Friday The 13th: Unlucky For Fraudsters, Lucky For Potential Victims

By on January 16, 2012
Friday The 13th: Unlucky For Fraudsters, Lucky For Potential Victims

Those that are superstitious often view Friday the 13th as an unlucky day. This past friday, January 13th, members of an identity theft ring received some unlucky news when they were sentenced to prison. Contrary to superstition, this was a very lucky day for future victims that could have fallen into their web of lies and deceit.

Two men, Richard Gaylon Conaster and Geoffrey Michael Wentzel, along with other conspirators were sentenced to prison after using personal information of dozens of victims to obtain fraudulent credit cards. Conaster and Wentzel both previously pleaded guilty to one count of conspiracy to commit wire fraud and one count of aggravated identity theft and were charged with 124 and 65 months without parole, respectively.

Officers with the Houston Police Department (HPD) arrested Conatser and Wentzel at Wentzel’s home in October of 2010. Officers had recognized Conatser from the surveillance video of a Best Buy, where items had been purchased using a credit card obtained in the name of a victim.

At the home, police seized multiple laptop computers, flash drives, laminating machines, credit card magnet readers and other equipment used to make fraudulent forms of identification. Police also discovered the personal identification information of dozens of victims on the laptop computer and in credit applications from Kingwood Air Conditioning & Heating, which were also seized during a search of Wentzel’s house. Wentzel is a former employee of Kingwood Air Conditioning & Heating.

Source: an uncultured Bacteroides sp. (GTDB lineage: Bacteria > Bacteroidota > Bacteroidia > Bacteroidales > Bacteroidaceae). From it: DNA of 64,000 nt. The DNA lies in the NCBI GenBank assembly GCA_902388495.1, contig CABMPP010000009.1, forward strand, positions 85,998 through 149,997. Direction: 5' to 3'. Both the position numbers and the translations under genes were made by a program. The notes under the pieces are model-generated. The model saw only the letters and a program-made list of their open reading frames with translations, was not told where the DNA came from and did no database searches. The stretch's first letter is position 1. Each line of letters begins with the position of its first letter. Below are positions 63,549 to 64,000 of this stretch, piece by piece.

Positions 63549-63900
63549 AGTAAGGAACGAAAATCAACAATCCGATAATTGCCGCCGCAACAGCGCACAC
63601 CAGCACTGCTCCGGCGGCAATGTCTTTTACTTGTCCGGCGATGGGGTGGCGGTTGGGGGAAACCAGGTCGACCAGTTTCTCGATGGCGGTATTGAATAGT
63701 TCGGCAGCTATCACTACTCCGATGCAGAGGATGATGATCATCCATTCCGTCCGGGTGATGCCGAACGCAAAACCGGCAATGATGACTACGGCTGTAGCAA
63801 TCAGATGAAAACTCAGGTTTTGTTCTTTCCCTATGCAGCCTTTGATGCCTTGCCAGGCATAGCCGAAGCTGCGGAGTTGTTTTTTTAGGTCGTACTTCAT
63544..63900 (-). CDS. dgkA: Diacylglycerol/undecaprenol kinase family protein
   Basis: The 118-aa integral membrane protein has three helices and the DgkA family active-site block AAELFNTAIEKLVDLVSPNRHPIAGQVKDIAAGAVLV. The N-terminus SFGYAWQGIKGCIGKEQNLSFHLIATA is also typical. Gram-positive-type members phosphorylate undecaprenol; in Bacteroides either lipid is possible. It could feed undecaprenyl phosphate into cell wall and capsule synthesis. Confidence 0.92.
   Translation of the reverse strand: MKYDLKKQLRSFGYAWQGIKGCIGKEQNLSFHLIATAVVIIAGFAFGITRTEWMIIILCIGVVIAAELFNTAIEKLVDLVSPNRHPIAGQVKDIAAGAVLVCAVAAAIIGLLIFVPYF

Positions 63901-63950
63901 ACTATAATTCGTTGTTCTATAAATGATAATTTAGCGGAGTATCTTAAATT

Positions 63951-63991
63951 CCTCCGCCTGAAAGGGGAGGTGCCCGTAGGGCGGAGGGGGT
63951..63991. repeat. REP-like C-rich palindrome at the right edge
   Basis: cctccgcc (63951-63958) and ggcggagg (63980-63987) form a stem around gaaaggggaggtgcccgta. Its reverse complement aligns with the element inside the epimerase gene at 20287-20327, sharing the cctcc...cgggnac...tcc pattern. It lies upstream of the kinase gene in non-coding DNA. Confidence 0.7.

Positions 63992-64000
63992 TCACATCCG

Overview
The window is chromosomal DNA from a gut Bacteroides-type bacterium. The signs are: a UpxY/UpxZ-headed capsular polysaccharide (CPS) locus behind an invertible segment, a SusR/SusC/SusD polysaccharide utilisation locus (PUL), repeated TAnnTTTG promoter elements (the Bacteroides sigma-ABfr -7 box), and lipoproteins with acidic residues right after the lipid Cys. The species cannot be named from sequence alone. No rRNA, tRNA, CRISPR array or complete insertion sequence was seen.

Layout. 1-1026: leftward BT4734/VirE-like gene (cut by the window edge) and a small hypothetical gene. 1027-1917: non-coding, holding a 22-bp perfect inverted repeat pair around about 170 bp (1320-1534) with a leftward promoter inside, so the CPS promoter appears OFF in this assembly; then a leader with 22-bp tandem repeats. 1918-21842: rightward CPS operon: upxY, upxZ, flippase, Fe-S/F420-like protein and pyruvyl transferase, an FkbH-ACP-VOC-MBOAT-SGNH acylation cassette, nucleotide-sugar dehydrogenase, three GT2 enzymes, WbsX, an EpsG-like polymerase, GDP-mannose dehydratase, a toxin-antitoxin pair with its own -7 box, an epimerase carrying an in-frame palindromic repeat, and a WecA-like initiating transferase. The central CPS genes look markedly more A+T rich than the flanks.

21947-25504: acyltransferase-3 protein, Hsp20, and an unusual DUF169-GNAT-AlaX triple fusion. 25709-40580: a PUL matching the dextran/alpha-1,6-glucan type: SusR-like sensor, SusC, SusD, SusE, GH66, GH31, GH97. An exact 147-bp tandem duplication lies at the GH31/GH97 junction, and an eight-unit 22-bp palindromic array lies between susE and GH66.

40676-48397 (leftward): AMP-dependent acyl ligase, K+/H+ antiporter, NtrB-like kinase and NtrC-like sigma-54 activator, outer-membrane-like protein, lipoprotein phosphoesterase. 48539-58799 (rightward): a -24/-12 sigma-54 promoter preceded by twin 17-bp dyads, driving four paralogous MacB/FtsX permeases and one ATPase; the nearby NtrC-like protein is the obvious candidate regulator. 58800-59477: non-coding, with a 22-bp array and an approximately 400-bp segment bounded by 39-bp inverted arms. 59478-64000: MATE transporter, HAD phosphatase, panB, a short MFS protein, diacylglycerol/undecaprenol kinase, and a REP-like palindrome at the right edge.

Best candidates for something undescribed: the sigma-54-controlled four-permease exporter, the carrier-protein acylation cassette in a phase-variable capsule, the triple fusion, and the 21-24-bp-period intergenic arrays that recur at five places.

Conatser and Wentzel used the personal information and fraudulent forms of identification to open credit accounts in the names of at least 45 different individuals at more than a dozen different retail stores in the Houston and Dallas areas, including Kohls, Sears, Dillard’s, Home Depot and Bass Pro Shops.

After being approved for credit in the victims’ names, Conatser, Bird and other conspirators purchased thousands of dollars of merchandise, often being captured on video surveillance in the process. In some cases, Conatser then sold the fraudulently-purchased items to Wentzel, who in turn sold the items within days using his eBay account.

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Law enforcement agents connected Conatser and Wentzel to Bird, who was previously arrested in July of 2010, during a traffic stop in Coppell, Texas. Police in Coppell discovered several items related to identity theft in Bird’s vehicle and a hotel room where Bird and other conspirators were staying. Among the items discovered by police were fraudulent identifications and other person information belonging to victims whose information was later discovered at Wentzel’s home.

In addition to their sentences, the two men were ordered to serve supervised release terms of three years following their release from federal prison. They were also ordered to pay restitution to victims totaling $142,197.88 – Source.


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